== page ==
As our relationship grew, Bob became aware that I was paying my own way through the five years at Northeastern, primarily via student loans. He could relate, as he too didn’t have the financial means to pay for his own college. His alma matter at the time, City College in NYC, was tuition free if you could get in. However, he still needed a way to pay for his textbooks, and if it were not for the scholarship money he received to pay for them, he would not have been able to attend college. To try and help ease my financial burden a bit, Bob incentivized me to keep my academic grades high by proposing to pay for my textbooks for any class in which I earned an “A”. It worked, and I was so grateful it had.

It wasn’t until later that I found out about the Robert L. Cord Endowed Book Fund, established by former students, which provides scholarship money to qualified students to help pay for their textbooks. Based on my direct experiences with the man himself, the facts that former students found it appropriate to establish a fund in his name specifically for textbooks, and that former students regularly donate to the fund, Dr. Cord’s legacy will continue giving back for many years to come.

Over the years, Bob shared with me a handful of the hundreds of letters and cards he received from former students thanking him for all that he had done for them. For some, it was Bob’s powerful and thought-provoking lectures. For others, it was his extended office hours in which he would stay on campus until every last student who wanted to see him was seen. And for others, like me, it was the long-lasting mentorship and friendship that flourished during the many years following graduation.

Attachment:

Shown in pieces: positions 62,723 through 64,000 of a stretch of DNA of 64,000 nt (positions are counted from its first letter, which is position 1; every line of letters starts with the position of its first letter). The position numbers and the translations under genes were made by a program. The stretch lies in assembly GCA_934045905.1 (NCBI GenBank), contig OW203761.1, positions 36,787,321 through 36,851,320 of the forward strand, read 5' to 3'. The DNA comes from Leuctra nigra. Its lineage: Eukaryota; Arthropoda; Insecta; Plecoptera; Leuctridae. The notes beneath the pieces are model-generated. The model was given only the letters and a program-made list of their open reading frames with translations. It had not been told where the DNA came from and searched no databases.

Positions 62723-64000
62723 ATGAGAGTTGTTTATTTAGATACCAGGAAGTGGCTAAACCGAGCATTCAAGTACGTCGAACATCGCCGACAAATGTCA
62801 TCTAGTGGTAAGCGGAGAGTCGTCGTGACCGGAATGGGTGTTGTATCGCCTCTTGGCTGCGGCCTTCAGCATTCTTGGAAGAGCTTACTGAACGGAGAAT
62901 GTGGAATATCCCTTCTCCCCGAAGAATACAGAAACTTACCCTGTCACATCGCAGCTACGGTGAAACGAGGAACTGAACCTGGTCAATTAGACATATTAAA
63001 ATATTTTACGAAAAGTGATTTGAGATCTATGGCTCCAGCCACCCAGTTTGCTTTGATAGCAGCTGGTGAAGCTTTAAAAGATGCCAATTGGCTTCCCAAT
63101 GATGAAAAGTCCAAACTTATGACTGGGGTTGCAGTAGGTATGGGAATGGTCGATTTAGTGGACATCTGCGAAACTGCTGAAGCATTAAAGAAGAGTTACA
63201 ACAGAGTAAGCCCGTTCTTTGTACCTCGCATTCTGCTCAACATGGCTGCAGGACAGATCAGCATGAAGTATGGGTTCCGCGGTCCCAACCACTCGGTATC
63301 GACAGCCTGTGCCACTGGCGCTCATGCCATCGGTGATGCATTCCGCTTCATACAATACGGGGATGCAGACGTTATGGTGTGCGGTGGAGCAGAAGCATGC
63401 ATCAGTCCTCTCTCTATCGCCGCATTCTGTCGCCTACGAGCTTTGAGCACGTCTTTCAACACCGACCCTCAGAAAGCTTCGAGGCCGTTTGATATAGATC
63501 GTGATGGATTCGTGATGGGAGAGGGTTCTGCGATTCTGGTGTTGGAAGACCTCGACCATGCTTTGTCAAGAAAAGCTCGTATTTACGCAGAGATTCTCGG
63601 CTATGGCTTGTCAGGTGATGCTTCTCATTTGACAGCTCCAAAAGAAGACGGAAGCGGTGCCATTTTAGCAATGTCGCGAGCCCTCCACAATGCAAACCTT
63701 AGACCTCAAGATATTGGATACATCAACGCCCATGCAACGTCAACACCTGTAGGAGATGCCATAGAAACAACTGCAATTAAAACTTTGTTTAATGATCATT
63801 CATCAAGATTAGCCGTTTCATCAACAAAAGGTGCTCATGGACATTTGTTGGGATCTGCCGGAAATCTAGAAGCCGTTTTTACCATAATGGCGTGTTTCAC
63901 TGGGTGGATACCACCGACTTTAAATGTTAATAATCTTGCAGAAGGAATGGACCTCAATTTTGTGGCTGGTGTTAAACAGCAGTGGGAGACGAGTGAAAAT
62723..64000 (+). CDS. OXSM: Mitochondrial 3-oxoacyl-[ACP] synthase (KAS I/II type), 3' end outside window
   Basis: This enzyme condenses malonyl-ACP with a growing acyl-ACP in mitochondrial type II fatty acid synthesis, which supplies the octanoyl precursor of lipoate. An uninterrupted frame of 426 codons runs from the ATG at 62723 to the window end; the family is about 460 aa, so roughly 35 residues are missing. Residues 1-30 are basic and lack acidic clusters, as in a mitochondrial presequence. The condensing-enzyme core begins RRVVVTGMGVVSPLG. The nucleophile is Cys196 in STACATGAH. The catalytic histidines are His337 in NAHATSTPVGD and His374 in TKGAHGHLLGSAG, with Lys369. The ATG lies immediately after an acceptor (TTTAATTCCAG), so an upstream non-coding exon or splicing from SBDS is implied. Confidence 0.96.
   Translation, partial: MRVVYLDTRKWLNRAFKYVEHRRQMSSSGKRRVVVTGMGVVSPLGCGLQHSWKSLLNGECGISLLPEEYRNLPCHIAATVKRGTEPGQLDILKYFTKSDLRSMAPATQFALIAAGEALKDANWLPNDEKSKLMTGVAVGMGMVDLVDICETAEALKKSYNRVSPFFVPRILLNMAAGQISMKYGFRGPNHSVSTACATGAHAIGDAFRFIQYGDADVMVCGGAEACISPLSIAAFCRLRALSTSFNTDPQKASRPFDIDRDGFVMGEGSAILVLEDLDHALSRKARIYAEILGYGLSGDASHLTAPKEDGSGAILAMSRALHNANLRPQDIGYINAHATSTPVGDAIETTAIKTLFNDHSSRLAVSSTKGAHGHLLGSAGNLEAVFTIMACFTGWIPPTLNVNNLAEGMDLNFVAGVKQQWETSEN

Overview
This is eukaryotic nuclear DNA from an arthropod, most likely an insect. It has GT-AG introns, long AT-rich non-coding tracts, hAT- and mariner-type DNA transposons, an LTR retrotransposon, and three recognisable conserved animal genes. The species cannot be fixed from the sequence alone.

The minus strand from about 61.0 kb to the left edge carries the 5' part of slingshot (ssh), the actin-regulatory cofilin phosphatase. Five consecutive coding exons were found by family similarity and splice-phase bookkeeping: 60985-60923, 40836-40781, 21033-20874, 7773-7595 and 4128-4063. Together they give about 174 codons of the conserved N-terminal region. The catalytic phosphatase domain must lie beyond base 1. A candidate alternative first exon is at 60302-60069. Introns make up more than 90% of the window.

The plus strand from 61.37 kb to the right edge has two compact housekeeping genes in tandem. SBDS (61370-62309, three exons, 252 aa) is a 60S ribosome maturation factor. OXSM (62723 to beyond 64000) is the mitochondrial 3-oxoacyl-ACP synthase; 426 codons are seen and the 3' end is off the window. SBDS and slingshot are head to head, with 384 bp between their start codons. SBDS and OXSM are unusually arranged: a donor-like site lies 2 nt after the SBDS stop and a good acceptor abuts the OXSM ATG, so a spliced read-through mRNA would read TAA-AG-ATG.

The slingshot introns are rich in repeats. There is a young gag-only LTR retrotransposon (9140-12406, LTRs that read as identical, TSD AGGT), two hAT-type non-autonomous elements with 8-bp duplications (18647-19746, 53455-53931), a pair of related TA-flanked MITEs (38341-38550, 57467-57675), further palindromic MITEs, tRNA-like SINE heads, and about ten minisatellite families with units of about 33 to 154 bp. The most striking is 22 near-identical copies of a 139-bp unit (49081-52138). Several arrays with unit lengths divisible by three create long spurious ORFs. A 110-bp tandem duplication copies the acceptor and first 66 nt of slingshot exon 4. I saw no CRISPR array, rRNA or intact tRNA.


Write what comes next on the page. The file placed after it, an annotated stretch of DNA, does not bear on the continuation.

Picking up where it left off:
Dr. Robert Lewis Cord touched countless lives in many different ways. I can unequivocally say that I would not be where I am today without him. He dedicated his life to helping others, inside and outside of the classroom. He was a man who gave everything he had but took little in return, and for that, I will be forever grateful.


Bill Grossi

BS Criminal Justice (2009)

MS Accounting (2013)

MBA (2013)



Paula Haley, Class of '81